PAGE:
If you lose money on the stock market, you may be able to deduct the value of your losses from your taxable income on Form To deduct a loss, you must have actually incurred it -- losses that appear only on paper due to fluctuating stock prices do not entitle you to a deduction. For tax purposes, the amount of your capital loss for a particular stock transaction is equal to your shares' adjusted basis minus the price you sold them for.
The basis of your shares equals the amount you paid for them plus any associated fees, such as brokerage fees. The basis may be adjusted under certain circumstances, however.
If there was a stock split after you purchased your shares, for example, you must adjust your shares' basis to reflect the magnitude of the split -- a 2-for-1 stock split, for example, would require you to reduce each share's basis by 50 percent.
If you sold your stocks after holding them for no more than a year, your capital loss was short-term. If you sold them after holding them for more than a year, your loss was long-term. This distinction is important not only in calculating your deduction, but also in determining your taxable capital gains from other transactions you may have engaged in.
Since you can use short-term capital losses to offset short-term capital gains, and since short-term capital gains are taxed at a higher rate than long-term capital gains, short-term capital losses can be particularly useful in reducing your tax bill.
To calculate your deductible capital loss, add together all of your capital losses during the tax year from any transaction involving investment property, whether or not stock-related -- losses from the sale of rental property, for example.
You must also add together all of your capital gains. Next, you must classify your gains and losses into net short-term and net long-term gains or losses. Finally, offset your net short-term gain or loss against your net long-term gain or loss.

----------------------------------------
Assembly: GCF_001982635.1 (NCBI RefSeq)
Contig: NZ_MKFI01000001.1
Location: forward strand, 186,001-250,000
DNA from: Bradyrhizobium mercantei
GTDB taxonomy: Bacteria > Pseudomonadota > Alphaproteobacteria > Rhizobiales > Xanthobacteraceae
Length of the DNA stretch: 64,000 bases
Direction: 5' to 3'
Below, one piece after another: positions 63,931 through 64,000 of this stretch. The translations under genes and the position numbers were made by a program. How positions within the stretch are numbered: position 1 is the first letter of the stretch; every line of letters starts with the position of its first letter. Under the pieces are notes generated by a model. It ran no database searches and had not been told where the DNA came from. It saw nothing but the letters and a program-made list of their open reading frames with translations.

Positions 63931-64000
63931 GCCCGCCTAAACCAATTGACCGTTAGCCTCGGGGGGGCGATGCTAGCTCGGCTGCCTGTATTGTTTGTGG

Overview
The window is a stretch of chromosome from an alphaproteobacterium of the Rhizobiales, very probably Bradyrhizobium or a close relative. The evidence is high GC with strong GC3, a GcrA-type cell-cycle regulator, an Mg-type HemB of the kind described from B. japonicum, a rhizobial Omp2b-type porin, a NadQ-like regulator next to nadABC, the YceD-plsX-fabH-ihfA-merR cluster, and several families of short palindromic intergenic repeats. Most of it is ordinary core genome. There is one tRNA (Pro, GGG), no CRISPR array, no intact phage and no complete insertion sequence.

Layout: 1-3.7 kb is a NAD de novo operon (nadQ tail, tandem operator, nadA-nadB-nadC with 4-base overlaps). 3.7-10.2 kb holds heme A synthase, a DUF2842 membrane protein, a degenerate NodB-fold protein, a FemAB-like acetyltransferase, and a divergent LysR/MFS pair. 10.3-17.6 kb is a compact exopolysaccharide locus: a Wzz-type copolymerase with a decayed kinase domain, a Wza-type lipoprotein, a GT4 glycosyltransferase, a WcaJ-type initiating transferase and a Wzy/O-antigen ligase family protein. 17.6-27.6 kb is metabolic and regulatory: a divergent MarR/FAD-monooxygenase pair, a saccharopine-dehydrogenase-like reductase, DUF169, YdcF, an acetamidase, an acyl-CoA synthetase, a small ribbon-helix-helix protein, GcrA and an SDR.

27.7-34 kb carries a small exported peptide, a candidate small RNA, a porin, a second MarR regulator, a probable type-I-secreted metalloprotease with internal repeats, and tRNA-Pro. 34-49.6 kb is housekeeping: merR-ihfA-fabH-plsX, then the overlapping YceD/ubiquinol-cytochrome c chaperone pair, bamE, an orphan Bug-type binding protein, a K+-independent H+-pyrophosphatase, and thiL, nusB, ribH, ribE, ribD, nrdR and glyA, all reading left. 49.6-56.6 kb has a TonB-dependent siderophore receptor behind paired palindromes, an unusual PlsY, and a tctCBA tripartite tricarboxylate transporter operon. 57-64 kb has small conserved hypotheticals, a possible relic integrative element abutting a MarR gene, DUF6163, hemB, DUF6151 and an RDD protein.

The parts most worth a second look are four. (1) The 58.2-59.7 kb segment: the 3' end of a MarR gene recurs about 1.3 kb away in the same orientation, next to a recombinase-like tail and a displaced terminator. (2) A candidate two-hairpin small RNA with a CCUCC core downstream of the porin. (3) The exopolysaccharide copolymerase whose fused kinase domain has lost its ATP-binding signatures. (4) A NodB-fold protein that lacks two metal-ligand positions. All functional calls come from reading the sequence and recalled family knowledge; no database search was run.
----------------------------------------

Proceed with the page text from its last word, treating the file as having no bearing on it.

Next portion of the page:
Tax Tips For The Individual Investor
If the final result is negative, you have incurred a net capital loss for the year. If it is zero or positive, you have no capital loss to write off. Report your capital losses on Form and Form If your only capital gain or loss is a capital loss carried forward from a previous tax year, you may not even have to file Form David Carnes has been a full-time writer since and has published two full-length novels.
He spends much of his time in various Asian countries and is fluent in Mandarin Chinese. He earned a Juris Doctorate from the University of Kentucky College of Law.
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Capital Losses For tax purposes, the amount of your capital loss for a particular stock transaction is equal to your shares' adjusted basis minus the price you sold them for.
Long-Term Losses If you sold your stocks after holding them for no more than a year, your capital loss was short-term. Calculating Your Loss To calculate your deductible capital loss, add together all of your capital losses during the tax year from any transaction involving investment property, whether or not stock-related -- losses from the sale of rental property, for example.
References 6 Internal Revenue Service: Ten Important Facts About Capital Gains and Losses Internal Revenue Service: Topic - Capital Gains and Losses Bankrate. Capital Losses Can Cut Taxes Internal Revenue Service: RS Reminds Taxpayers They Can Use Stock Losses to Reduce Taxes Internal Revenue Service: Sales and Trades of Investment Property Internal Revenue Service: Eight Facts about New IRS Form and Schedule D. Photo Credits Zeitung lesen image by Digitalpress from Fotolia.
About the Author David Carnes has been a full-time writer since and has published two full-length novels.
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